This prospective Canadian pilot study assesses the platelet response rate in H. pylori positive and negative patients and evaluates potential mechanisms to explain response. Patients with ITP received H. pylori eradication therapy and platelet counts at day 56 were used to assess response. Gastric permeability, stool H. pylori antigen and serum CagA anti-body were done at baseline and at day 60. Twenty-two patients were enrolled with an overall response rate of 27% (6/22). The prevalence of H. pylori was 18% (4/22). Seventy-five percent of the H. pylori positive patients (3/4) achieved a response compared to 17% (3/18) of the H. pylori negative patients (P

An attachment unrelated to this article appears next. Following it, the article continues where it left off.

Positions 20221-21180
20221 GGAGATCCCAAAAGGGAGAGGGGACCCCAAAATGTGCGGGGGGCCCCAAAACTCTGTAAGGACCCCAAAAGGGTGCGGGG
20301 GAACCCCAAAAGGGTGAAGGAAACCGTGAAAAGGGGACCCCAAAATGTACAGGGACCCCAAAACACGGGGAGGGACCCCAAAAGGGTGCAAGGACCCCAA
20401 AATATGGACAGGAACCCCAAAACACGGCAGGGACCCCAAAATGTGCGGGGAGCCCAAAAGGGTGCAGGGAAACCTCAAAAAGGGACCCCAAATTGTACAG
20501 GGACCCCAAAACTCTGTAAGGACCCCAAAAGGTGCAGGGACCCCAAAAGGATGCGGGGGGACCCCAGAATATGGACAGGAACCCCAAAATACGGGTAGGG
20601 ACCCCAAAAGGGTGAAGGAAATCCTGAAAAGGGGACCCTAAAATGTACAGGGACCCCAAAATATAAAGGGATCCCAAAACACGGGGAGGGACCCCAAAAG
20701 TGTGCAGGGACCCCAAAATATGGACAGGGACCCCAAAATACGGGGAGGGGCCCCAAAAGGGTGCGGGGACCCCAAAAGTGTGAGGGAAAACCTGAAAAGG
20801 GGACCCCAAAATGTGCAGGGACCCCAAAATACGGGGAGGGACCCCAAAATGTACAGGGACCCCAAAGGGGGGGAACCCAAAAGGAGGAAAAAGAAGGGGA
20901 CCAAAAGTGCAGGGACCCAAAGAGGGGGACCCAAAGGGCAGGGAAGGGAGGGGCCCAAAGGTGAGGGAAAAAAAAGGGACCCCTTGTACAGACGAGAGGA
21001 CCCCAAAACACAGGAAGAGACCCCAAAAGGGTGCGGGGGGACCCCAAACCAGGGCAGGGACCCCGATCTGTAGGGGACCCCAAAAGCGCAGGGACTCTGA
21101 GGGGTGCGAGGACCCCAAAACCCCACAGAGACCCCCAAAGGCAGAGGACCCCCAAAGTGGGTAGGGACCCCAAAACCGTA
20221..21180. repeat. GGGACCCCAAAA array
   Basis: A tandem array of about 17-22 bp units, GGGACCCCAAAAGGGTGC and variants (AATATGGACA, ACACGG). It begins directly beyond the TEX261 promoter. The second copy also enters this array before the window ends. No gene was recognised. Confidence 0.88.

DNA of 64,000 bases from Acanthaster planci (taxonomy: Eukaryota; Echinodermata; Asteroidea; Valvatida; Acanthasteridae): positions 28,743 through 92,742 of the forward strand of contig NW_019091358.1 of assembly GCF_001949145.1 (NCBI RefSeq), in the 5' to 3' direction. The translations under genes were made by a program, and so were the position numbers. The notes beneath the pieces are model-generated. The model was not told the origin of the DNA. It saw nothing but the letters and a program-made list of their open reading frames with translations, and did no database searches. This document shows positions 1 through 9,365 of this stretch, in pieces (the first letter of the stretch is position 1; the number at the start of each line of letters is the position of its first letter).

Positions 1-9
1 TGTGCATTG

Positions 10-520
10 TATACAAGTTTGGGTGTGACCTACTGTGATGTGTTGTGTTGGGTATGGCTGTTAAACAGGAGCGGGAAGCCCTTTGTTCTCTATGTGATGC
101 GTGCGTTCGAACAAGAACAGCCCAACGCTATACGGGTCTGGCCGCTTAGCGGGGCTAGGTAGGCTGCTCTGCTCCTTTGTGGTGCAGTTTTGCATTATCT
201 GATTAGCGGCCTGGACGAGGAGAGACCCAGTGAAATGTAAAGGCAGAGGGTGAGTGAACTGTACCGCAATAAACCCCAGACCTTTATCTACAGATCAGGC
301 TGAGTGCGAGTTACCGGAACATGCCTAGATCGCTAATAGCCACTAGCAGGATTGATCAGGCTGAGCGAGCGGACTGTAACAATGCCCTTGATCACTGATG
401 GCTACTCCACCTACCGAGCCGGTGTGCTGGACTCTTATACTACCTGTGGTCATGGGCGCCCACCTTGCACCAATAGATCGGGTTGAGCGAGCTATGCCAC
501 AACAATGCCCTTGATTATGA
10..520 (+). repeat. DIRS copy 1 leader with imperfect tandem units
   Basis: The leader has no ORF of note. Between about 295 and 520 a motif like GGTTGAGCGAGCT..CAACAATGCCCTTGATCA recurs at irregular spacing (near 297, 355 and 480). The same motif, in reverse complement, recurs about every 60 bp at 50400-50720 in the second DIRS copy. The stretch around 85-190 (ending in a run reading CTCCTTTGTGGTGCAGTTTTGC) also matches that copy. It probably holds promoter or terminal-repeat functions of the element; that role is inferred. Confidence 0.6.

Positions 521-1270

As part of the Canadian post-licensure surveillance on the safety of recombinant factor IX (rFIX. BeneFIX), factor IX recovery and inhibitor development were studied. The recovery following rFIX infusion in 126 patients (mean = 0.77, median 0.72, range 0.36-1.85, 95% CI of mean 0.74-0.81, expressed as FIX activity increase in U/dL per IU FIX concentrate/kg body weight infused) was significantly lower than that following the last plasma-derived factor IX (pdFIX) infusion in 74 patients (mean 1.05, median 1.00, range 0.37-2.29, 95% CI of mean 0.99-0.97). The recovery for rFIX for patients aged 15 years (n = 85, mean 0.84) was each significantly lower than that for pdFIX (aged 15 years: n = 53, mean recovery 1.10). For both rFIX and pdFIX concentrates, the recovery was lower in patients 15 years of age. Similar data and conclusions were obtained on 66 patients with paired recovery data from rFIX and pdFIX. Overall, our data are similar to those obtained in formal clinical trials. Two of 244 patients treated with rFIX for up to 5 years have developed de novo inhibitors associated with anaphylaxis, an incidence that is similar to that reported for pdFIX. No other serious adverse events, including thrombotic episodes, were reported. To the best of our knowledge, this is the first formal report of recovery and inhibitor formation on rFIX in a peer-reviewed manuscript form.